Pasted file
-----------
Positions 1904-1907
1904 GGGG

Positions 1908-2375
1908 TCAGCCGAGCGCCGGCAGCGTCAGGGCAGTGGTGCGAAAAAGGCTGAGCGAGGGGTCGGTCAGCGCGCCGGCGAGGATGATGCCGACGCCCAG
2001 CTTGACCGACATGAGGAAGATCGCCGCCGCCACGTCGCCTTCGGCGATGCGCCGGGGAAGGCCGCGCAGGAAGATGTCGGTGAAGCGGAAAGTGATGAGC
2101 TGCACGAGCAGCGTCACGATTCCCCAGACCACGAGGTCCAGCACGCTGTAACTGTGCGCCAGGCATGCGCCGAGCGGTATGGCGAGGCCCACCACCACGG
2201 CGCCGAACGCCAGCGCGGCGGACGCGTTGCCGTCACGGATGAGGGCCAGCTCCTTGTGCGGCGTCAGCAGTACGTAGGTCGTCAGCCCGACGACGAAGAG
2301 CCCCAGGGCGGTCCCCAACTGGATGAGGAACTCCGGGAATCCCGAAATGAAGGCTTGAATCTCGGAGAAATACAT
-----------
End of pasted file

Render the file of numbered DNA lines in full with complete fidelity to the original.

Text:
Positions 1904-1907
1904 GGGG

Positions 1908-2375
1908 TCAGCCGAGCGCCGGCAGCGTCAGGGCAGTGGTGCGAAAAAGGCTGAGCGAGGGGTCGGTCAGCGCGCCGGCGAGGATGATGCCGACGCCCAG
2001 CTTGACCGACATGAGGAAGATCGCCGCCGCCACGTCGCCTTCGGCGATGCGCCGGGGAAGGCCGCGCAGGAAGATGTCGGTGAAGCGGAAAGTGATGAGC
2101 TGCACGAGCAGCGTCACGATTCCCCAGACCACGAGGTCCAGCACGCTGTAACTGTGCGCCAGGCATGCGCCGAGCGGTATGGCGAGGCCCACCACCACGG
2201 CGCCGAACGCCAGCGCGGCGGACGCGTTGCCGTCACGGATGAGGGCCAGCTCCTTGTGCGGCGTCAGCAGTACGTAGGTCGTCAGCCCGACGACGAAGAG
2301 CCCCAGGGCGGTCCCCAACTGGATGAGGAACTCCGGGAATCCCGAAATGAAGGCTTGAATCTCGGAGAAATACAT